Rhetoric about First Nations employment doesn’t match up with government’s first budget
In his first budget speech, federal Finance Minister Bill Morneau (pictured above) highlighted the importance of helping aboriginal Canadians gain employment and enter the market economy. He stated in the house that:
“We simply cannot claim to be successful as a country as long as indigenous peoples aren’t given every chance to succeed. In economic terms, the arguments are irrefutable. With an aging population, the Canadian economy needs more workers. The indigenous population is young and growing.”
And he’s right. The Aboriginal population in Canada now represents four per cent of the Canadian population and the median age for the Aboriginal population is 28 years of age; substantially lower than the median age of all other Canadians (41 years). And according to Statistics Canada more than 18 per cent of the Aboriginal population in Canada is between the ages of 15 and 24. And the 15 to 64 year old cohort represents more than 66 per cent of the Aboriginal population in Canada.
In addition to being a very young population, the Aboriginal community in Canada faces high unemployment rates. Research has shown that the current unemployment rate on reserve is over 20 per cent. In fact, Fraser Institute research has shown that for communities located near potential oil and gas projects unemployment rates are above 40 per cent.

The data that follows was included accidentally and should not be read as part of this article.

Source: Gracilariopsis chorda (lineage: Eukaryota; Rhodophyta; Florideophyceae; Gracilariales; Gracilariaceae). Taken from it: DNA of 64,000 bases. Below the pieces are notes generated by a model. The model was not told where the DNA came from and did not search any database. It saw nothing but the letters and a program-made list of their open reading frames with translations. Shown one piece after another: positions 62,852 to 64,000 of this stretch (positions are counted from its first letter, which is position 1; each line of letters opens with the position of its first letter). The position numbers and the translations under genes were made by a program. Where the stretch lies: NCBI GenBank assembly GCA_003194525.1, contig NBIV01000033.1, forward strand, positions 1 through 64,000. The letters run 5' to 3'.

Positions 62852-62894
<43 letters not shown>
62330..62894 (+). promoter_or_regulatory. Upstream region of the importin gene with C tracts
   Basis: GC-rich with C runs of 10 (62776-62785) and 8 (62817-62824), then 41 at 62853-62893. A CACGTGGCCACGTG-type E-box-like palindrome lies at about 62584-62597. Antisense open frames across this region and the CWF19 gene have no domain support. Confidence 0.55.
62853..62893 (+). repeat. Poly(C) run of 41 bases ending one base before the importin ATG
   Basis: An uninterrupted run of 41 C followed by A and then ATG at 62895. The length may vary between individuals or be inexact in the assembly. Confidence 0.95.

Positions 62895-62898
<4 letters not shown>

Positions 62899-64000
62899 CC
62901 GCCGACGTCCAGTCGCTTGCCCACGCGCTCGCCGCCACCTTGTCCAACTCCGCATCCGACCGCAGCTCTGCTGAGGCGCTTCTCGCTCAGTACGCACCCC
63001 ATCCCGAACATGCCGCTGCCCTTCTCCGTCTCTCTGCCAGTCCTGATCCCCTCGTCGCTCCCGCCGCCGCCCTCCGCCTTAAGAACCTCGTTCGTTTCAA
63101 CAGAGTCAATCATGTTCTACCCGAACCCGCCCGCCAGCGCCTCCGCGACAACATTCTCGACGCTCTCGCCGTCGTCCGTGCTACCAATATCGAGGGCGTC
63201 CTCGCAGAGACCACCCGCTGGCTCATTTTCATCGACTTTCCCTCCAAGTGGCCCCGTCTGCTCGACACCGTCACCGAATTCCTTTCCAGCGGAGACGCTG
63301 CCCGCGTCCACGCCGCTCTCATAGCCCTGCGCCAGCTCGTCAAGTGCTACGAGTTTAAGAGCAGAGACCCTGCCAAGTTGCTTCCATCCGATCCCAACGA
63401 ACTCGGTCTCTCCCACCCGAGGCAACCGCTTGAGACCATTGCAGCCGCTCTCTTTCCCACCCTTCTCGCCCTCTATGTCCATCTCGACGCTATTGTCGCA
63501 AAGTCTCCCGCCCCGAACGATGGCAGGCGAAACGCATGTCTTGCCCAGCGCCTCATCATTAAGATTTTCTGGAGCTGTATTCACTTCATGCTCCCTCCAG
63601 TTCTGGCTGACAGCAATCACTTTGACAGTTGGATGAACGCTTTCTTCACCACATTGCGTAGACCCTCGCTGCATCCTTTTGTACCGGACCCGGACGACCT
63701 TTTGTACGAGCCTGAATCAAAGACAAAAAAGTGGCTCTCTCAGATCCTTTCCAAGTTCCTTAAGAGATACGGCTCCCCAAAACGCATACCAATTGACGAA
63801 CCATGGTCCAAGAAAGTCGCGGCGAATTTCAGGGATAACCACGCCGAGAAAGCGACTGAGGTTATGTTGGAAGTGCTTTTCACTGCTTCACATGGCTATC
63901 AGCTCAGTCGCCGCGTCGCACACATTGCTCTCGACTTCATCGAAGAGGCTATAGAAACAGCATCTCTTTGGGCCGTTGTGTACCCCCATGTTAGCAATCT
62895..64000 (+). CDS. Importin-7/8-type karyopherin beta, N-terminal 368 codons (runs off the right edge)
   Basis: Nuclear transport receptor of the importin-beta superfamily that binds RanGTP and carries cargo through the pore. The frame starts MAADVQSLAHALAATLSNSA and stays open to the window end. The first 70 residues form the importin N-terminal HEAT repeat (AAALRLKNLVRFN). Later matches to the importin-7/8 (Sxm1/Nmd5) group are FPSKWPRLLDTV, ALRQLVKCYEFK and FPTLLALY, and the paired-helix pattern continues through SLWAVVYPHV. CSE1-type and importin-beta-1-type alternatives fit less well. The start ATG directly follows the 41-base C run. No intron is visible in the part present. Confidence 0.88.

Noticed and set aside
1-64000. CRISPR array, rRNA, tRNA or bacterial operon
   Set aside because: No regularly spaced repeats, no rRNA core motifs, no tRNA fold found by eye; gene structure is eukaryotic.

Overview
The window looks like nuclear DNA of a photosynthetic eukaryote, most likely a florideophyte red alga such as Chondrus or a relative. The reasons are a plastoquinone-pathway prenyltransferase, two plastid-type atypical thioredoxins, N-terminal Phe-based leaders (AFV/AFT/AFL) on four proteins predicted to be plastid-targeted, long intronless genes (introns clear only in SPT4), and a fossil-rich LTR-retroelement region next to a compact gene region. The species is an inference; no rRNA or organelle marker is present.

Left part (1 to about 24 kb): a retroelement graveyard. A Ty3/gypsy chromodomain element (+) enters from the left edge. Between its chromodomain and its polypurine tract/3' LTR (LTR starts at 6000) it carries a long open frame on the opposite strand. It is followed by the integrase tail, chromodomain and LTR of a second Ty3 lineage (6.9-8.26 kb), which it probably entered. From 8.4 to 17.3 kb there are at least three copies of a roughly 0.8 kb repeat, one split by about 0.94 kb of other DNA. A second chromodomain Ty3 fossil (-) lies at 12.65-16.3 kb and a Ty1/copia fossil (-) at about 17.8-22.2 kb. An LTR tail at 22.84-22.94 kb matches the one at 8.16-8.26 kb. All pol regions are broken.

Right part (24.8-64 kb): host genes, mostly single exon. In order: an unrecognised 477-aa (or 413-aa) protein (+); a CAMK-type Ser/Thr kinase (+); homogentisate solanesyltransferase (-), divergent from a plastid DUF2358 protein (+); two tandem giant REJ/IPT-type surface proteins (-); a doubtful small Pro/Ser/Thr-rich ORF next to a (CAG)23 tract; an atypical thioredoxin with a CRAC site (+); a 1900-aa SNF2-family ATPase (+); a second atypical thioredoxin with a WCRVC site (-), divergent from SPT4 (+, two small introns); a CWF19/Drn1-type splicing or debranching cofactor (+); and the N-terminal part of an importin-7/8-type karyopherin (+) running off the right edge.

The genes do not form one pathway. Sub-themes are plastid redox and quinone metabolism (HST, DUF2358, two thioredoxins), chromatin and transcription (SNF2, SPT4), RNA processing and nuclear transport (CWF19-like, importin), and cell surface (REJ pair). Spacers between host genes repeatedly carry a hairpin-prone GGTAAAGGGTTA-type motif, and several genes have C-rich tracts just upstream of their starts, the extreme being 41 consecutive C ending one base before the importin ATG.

So, back to yesterday’s federal budget. With a growing and young Aboriginal population in Canada, surely a substantial portion of the $8.4 billion designated for Aboriginal people over the next five years will go towards skills training for that 15 to 24-plus aboriginal cohort, right?
It turns out only 0.2 per cent (or $15 million) of the $8.4 billion is earmarked for skills and employment training for Aboriginal Canadians.
So where is the rest of the $8.385 billion going?
In addition to K-12 education, housing and infrastructure funding, a portion will also go towards aboriginal political organizations. In fact, over the next five years aboriginal political and regional organizations will receive $96 million to “engage with the government.”
In other words, the government has allocated six times more funding for Aboriginal political organizations than for skills and employment training for one of the youngest, fastest growing populations in Canada that also has one of the highest rates of unemployment. It’s unfortunate that the government’s budget allocations run directly counter to their rhetoric regarding the importance of Aboriginal people participating in the Canadian economy.